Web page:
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Oil tankers sit parked at a yard outside a fuel depot on the outskirts of Kolkata, India, on Feb. 3, 2015.

Rupak De Chowdhuri/Reuters

The steep rise of COVID-19 infections in India will slash global demand for oil, leading to a sizeable glut, Norway’s biggest independent energy consultancy Rystad said.

The struggle in India, one of the world’s largest oil consumer, will slash an extra 575,000 barrels per day (bpd) of oil liquids demand in April and 915,000 bpd in May 2021, disturbing the almost-balanced global oil market, according to the energy consultancy.

“As infections continue to rise and its health system is overwhelmed, India’s oil demand could lose more ground going forward, making further downgrades possible, both on magnitude and duration,” Louise Dickson, senior oil markets analyst at Rystad said in a note dated April 28.

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India’s fuel consumption rose in March for the first time in three months to its highest since December 2019, as economic activity gradually picked up.

However, coronavirus cases have surged in India, leading to curbs on movement across the country, a move analysts say could hit fuel demand in the world’s third largest oil importer.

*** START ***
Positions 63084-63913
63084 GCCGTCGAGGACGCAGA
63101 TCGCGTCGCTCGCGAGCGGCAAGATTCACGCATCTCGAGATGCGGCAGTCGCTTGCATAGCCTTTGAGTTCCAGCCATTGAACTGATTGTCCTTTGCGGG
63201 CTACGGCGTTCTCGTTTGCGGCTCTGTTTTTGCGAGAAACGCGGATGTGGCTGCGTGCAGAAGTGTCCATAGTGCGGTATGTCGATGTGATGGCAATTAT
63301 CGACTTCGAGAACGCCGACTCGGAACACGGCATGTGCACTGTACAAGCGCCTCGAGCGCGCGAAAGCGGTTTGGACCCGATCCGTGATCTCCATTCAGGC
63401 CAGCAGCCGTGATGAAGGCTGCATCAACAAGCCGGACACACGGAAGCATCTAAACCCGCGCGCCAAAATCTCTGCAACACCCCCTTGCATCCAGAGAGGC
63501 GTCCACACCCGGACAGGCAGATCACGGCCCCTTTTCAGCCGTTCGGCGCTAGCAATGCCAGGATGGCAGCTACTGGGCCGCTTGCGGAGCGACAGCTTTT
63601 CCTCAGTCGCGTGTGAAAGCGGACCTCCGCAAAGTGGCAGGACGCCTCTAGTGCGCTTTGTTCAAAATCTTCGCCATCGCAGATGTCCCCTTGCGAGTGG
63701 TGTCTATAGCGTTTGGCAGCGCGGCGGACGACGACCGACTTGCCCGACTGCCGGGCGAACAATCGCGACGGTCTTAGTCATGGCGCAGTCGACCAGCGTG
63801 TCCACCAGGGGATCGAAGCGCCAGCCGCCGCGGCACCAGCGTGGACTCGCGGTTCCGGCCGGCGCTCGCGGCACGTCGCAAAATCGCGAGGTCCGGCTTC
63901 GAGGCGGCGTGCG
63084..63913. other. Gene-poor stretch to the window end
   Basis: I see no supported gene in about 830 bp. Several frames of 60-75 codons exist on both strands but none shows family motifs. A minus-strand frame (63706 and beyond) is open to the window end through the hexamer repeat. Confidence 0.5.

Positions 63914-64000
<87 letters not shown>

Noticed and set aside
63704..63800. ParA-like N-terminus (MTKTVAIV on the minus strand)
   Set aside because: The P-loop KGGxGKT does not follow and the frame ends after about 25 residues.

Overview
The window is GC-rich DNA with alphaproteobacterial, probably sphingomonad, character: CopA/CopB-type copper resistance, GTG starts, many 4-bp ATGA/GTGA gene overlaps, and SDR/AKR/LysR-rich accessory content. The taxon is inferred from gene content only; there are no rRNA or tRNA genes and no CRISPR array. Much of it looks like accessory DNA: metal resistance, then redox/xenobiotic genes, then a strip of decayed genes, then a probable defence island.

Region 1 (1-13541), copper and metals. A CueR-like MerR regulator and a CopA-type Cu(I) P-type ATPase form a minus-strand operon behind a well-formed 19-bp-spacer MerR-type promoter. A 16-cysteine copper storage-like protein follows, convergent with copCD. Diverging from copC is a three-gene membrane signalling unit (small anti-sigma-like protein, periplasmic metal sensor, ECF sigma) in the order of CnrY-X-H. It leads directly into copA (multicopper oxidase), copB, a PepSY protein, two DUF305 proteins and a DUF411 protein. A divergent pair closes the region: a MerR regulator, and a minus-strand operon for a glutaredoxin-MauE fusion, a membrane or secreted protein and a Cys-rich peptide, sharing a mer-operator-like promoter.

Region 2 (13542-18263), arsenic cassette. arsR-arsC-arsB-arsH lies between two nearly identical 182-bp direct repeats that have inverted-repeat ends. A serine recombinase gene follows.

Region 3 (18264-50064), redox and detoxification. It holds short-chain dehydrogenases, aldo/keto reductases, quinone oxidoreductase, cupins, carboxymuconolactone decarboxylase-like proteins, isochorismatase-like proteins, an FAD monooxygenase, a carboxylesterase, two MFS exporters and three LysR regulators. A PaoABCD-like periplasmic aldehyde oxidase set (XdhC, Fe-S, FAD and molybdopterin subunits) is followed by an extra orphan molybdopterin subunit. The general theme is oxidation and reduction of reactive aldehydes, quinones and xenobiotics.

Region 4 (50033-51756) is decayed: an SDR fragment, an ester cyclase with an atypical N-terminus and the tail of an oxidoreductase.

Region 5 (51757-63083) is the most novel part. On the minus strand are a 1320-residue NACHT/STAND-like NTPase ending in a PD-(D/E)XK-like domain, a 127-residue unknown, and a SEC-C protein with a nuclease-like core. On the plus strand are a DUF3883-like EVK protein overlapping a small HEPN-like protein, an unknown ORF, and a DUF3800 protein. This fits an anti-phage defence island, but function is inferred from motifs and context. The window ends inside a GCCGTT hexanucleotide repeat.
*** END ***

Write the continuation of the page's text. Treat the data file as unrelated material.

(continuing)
India reported 379,257 new COVID-19 cases and 3,645 new deaths on Thursday, according to health ministry data. It was the deadliest day so far for any country hit by the pandemic.

The sudden and very strict localised lockdowns imposed over the past few days will result in a 13% demand drop in India in April compared to March 2021, Rystad said.

“The India setback will sting, especially if (its) refineries are not able to reduce runs to an acceptable level to avoid inventory builds,” according to the note.

Earlier this week, oil cartel OPEC, together with Russia and their allies, stuck to their plans for a gradual easing of oil production restrictions from May to July, after OPEC raised slightly its demand growth for 2021 to 6 million barrels per day.

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